Academic journal article The American Midland Naturalist

Effects of Stream Permanence of Crayfish Community Structure

Academic journal article The American Midland Naturalist

Effects of Stream Permanence of Crayfish Community Structure

Article excerpt

ABSTRACT.-Little is known regarding the impact of stream drying on community structure and habitat selection of lotic crayfish. Crayfish community structure was measured through quantitative sampling of riffle, run and pool habitats in 15 intermittent and 21 permanent streams in the Spring River watershed in the Ozark Plateau region of northern Arkansas and southern Missouri. MANOVA was used to determine whether stream permanence, habitat and crayfish size affect crayfish density and ANOVA was used to determine the effect of stream permanence and habitat type on species richness. Canonical Correspondence Analysis was used to determine the relationship between environmental variables and crayfish relative densities. Four crayfish species were collected: Orconectes marchandi, O. punctimanus, O. ozarkae and Cambarus hubbsi. Overall, crayfish densities were significantly greater in intermittent streams than in permanent streams with density of O. marchandi and O. punctimanus significantly greater in intermittent streams than in permanent streams. Densities of O. ozarkae and C. hubbsi did not differ significantly between the two stream types. Large individuals of O. punctimanus and O. ozarkae were found in significantly greater densities than small individuals. There was a significant relationship between crayfish relative density and abiotic environmental variables for permanent streams, but not for intermittent streams. In permanent streams, percent gravel, substrate diversity and mean current velocity were among the most important factors in determining crayfish density. Taxa mobility and predation risk are likely explanations for observed patterns of crayfish density.

INTRODUCTION

The effect of stream drying on community structure and habitat selection of lotic crayfish is unclear due to species-specific responses to drying and few studies examining the question. Most studies examining the effects of stream permanence on benthic communities have focused on short-lived aquatic insects, many of which have a terrestrial life-history stage, whereas few have examined wholly aquatic, and relatively long-lived crayfish. Momot (1966) reported that the crayfish, Orconectes nais, migrated to pools to escape the effects of stream drying, whereas Williams and Hynes (1976) found that the burrowing crayfish, Cambarus fodiens, retreated into the hyporheic zone as the stream bed dried. Taylor (1983) found that drought differentially affected two resident crayfish species. The burrowing species (Cambarus latimanus) showed no significant changes due to drought, whereas populations of the non-burrowing species (Procambarus spiculifer) experienced reductions in adult and overall population densities, reduced adult body size, a shift in reproductive timing and increased juveniles within the population. In addition, these drought-induced changes were maintained in one population for the duration of an 8-y study and resulted in the extinction of two sub-populations (Taylor, 1988).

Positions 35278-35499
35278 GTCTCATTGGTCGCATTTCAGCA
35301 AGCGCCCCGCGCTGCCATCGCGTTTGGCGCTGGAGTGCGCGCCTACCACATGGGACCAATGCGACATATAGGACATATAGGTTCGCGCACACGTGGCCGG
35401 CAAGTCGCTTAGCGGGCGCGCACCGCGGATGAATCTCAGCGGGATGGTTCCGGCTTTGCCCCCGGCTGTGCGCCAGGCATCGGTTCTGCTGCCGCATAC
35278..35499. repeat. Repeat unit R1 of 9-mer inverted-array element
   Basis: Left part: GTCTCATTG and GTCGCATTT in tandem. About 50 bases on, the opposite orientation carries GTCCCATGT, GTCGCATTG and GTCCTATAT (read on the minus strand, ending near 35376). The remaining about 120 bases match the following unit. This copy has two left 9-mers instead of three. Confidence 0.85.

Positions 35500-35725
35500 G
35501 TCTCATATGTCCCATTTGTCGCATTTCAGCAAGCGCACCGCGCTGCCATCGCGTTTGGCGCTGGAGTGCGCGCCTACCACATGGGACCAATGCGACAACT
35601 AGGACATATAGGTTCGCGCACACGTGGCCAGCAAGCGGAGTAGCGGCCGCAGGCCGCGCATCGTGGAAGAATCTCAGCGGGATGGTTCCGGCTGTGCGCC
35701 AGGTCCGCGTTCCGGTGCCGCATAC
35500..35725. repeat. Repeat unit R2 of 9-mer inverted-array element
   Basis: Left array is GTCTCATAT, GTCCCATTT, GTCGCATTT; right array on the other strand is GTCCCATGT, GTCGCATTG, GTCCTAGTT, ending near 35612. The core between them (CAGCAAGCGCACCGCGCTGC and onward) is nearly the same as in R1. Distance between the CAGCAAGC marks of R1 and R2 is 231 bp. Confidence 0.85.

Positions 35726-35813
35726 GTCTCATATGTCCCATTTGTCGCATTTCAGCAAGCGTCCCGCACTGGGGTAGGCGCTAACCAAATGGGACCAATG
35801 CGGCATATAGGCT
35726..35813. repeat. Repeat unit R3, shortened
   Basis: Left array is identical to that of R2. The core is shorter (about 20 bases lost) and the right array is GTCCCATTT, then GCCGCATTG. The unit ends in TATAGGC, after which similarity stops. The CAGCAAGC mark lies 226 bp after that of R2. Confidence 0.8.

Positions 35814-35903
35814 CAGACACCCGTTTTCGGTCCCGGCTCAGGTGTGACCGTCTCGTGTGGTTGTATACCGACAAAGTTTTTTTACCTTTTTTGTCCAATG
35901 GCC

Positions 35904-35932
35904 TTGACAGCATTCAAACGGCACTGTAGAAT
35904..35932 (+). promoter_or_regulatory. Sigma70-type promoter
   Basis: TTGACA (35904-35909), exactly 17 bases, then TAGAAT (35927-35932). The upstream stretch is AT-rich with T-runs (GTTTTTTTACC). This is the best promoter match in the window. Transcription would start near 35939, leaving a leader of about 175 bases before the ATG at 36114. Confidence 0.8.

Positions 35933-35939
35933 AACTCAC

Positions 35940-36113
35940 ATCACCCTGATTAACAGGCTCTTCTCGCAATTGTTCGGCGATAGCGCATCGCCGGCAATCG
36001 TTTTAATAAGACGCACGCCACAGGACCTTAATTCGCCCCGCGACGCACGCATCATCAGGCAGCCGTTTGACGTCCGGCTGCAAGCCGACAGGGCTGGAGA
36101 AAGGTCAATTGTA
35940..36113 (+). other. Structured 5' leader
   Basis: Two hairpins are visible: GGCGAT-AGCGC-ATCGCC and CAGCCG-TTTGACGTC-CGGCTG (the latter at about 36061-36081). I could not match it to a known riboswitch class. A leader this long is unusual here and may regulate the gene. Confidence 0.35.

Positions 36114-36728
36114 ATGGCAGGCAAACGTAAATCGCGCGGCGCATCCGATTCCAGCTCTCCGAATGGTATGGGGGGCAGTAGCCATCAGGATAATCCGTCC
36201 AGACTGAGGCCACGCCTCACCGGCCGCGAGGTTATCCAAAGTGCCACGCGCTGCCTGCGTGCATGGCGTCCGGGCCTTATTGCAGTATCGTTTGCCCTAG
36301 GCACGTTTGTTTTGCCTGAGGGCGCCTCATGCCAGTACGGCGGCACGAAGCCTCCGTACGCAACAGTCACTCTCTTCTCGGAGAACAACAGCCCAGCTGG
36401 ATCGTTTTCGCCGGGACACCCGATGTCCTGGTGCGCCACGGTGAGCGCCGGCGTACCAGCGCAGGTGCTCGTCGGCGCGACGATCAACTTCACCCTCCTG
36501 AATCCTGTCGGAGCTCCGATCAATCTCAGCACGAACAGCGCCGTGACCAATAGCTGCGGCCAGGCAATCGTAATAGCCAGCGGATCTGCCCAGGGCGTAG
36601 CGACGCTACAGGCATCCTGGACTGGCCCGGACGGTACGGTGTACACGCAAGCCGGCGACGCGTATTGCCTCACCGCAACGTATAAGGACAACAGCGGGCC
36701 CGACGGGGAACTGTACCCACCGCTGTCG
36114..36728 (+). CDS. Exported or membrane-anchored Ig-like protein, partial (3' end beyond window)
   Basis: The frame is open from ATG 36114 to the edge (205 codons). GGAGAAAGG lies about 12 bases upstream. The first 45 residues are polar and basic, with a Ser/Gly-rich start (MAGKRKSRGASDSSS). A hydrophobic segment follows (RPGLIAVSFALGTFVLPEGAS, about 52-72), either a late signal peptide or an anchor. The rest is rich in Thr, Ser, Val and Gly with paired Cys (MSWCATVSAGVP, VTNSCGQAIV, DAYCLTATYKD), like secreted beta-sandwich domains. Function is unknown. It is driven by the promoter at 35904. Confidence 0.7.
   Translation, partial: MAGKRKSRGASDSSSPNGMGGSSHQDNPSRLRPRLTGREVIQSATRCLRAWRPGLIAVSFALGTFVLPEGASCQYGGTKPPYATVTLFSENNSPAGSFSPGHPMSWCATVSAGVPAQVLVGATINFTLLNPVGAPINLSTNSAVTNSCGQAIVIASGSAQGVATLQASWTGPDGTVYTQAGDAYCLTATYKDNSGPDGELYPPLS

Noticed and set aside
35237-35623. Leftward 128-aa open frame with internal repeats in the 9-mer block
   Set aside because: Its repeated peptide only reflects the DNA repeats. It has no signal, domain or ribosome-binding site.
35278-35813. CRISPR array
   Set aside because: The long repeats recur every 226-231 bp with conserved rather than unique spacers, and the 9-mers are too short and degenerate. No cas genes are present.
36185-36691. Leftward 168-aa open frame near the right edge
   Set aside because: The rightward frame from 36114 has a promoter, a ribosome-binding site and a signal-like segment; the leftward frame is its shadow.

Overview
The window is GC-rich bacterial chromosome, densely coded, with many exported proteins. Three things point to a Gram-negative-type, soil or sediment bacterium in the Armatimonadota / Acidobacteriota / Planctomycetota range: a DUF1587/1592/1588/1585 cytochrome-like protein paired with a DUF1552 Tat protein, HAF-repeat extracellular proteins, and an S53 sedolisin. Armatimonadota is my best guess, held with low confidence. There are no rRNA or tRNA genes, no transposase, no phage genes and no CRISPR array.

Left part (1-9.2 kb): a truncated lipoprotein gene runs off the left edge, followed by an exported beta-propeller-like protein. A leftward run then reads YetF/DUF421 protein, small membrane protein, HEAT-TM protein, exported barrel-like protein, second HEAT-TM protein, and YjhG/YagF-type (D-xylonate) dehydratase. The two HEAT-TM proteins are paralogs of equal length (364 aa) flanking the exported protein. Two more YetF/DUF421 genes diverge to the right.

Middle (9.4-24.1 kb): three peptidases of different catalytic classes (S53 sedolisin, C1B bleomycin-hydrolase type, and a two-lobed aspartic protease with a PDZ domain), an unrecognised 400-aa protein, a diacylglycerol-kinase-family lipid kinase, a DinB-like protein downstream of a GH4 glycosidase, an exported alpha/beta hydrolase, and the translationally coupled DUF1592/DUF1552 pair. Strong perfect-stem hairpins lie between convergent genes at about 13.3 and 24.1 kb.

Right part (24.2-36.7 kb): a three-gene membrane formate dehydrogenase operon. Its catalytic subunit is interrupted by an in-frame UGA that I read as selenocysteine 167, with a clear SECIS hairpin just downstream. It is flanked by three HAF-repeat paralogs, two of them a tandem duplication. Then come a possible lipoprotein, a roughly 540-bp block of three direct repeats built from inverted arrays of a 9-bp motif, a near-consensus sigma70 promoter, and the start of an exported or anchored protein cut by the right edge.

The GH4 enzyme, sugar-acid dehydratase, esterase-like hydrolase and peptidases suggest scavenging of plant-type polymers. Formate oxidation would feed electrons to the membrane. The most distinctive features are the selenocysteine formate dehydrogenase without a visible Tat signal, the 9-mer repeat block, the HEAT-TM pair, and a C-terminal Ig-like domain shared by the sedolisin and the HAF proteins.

More is known about the effect of stream permanence on other benthic invertebrates. Researchers have shown that intermittent streams can support benthic communities different from those found in permanent systems (Clifford, 1966; Casey and Ladle, 1976; Williams and Hynes, 1976, 1977; Ladle and Bass, 1981; Wright et al., 1984; Delucchi and Peckarsky, 1989; Feminella 1996). Differences in community structure related to stream permanence should be expected if some aquatic invertebrate species are unable to withstand drought conditions or have reduced competitive or predatory abilities as streams dry. However, because much of the data on the effects of stream drying on benthic communities is derived from a single site (habitat) or from a series of sites on a single stream (Williams, 1987), differentiating between the effects of stream drying and the spatial variability inherent in stream communities is difficult. Often cited reasons for type-specific community differences include a greater range of physical-chemical conditions in intermittent streams that often exceed those seen in permanent streams (Williams, 1996), proximity to sources of colonists (Boulton, 1989) and species-specific tolerances and adaptations to drought conditions (Williams, 1998). …

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